Doctor Who returns to Earth with a covert adventure from Gareth Roberts, writer of Agatha Christie-inspired episode "The Unicorn and the Wasp." This episode, while genuinely as entertaining as this season’s most recent tales, very well may be the most integral in terms of solidifying Capaldi’s brilliance as the iconic Time Lord (and vindicating Moffat for… lesser times).
“The Caretaker,” written by Roberts and Steven Moffat, marks the return of the Doctor’s (Peter Capaldi) alter ego, John Smith, who must go undercover as the caretaker of Clara’s (Jenna Coleman) school in order to save the Earth from a misplaced alien known as the Skovox Blitzer. To help matters further, a suspicious Danny Pink (Samuel Anderson) takes a keen interest in his newest co-worker and is unimpressed with the amount – and type – of influence he has on Miss. Oswald, among other things.
It’s been over a month since the Doctor Who season 8 premiere provided the last real Earth-based adventure for the new Doctor, and this week’s episode thankfully continues this season’s trend of delivering “the best episode of the season," week after week. Though in this case, there appears to be many reasons “The Caretaker” may hold onto that title for quite some time, and rightfully so.
At the core of this story, at best, is a weak episodic tale, if we’re all being honest. A monster who is lost on Earth, and can, at any moment, destroy the planet is not exactly new to the series, and making it a robotic crab only makes its presentation that much more awkward. That is, of course, until you fall away to the impressive amounts creativity that’s being sprinkled throughout, allowing Clara – and in many ways, Danny – to take center stage, while Capaldi jumps in, here and there, to give viewers glimpses of a fantastic interpretation of the Doctor he’s yet to fully reveal.
There’s no doubt that being the companion of the Doctor can be as tiring as it is dangerous. This episode, however, gives viewers the truest sense of what it would be like to try and keep up with someone who has lived more lives than any human can imagine. From the opening montage which sets the pace of this episode to the surprisingly suspenseful final scenes, Clara has never served the role as companion as perfectly. She’s now more than just a plot device named “The Impossible Girl” with Capaldi, and as such, the clear divide that the series made with Clara’s feelings toward the Doctor has allowed her to become as rich of a character as her name would lead you to believe.
Right now there are two men in Clara’s life, the Doctor and Danny. Each have their own point of view, and each have their own “use” for Clara – a “use” which will likely be called into question in the near future. The Doctor wants Clara’s time and, as her title suggests, companionship. Danny, on the other hand, appears to be more altruistic in his intentions, though his want “to help” Clara will certainly require someone needing help. At this point, good intentions is where we lay, and it’ll be the subtle influences that Danny and the Doctor have on Clara which ultimately dictates her future.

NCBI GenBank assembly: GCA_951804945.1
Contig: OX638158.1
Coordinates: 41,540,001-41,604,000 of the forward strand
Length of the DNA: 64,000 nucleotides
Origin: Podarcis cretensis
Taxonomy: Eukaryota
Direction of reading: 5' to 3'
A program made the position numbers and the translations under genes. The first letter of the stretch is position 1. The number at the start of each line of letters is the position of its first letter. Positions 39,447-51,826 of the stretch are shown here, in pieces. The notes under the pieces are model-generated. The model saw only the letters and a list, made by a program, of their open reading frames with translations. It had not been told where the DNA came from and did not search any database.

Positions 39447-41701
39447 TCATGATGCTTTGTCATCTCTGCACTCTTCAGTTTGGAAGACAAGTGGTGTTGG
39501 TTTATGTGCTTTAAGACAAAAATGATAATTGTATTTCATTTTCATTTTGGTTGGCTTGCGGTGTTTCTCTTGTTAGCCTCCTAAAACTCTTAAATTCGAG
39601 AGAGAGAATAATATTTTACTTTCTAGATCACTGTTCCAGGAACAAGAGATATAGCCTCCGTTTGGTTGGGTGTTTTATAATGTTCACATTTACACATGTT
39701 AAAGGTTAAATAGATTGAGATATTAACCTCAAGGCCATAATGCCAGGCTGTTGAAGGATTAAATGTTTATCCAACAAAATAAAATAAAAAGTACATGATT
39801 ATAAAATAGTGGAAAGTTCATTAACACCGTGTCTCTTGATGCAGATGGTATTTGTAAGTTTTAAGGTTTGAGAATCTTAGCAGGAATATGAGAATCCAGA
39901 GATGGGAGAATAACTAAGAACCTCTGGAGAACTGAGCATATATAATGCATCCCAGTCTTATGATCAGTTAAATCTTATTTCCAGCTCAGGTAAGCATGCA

The character of the Doctor, meanwhile, continues to prove himself to be the evolution Stephen Moffat said he would be. The last few episodes were more playful and fun, allowing Capaldi to grasp hold of each tale and enjoy the fruits of being employed on Doctor Who under Stephen Moffat. This tale required much more from Capaldi, however, as the core story alone couldn’t carry it, and he impressively uses each and every scene, as well as the breaks in between, to ever so slightly shift the character of the Doctor toward something more calculated, contemplative and, most importantly, dark.
Aside from the awkward season 8 premiere, this season of Doctor Who is actually turning out to be quite the fun adventure to follow. We’re now over halfway through with this current season and have already seen a number of fun episodes in Capaldi’s little time in the role. This week’s episode turned on the real character stories, which are now hopefully building toward something truly rewarding, and there’s really no sign that Moffat will be slowing things down in the coming episodes.
What about the Neithersphere, you say? The terrifyingly beautiful place which seems to occasionally pop up and give us a glimpse into a world filled with those who have passed. That, as always, will be revealed in time. Still, perhaps some hints can be revealed if one were to look closer at the moments it appears. Perhaps.
Doctor Who returns next Saturday with “Kill the Moon” @9pm on BBC America. You can check out a preview of next week’s episode below:
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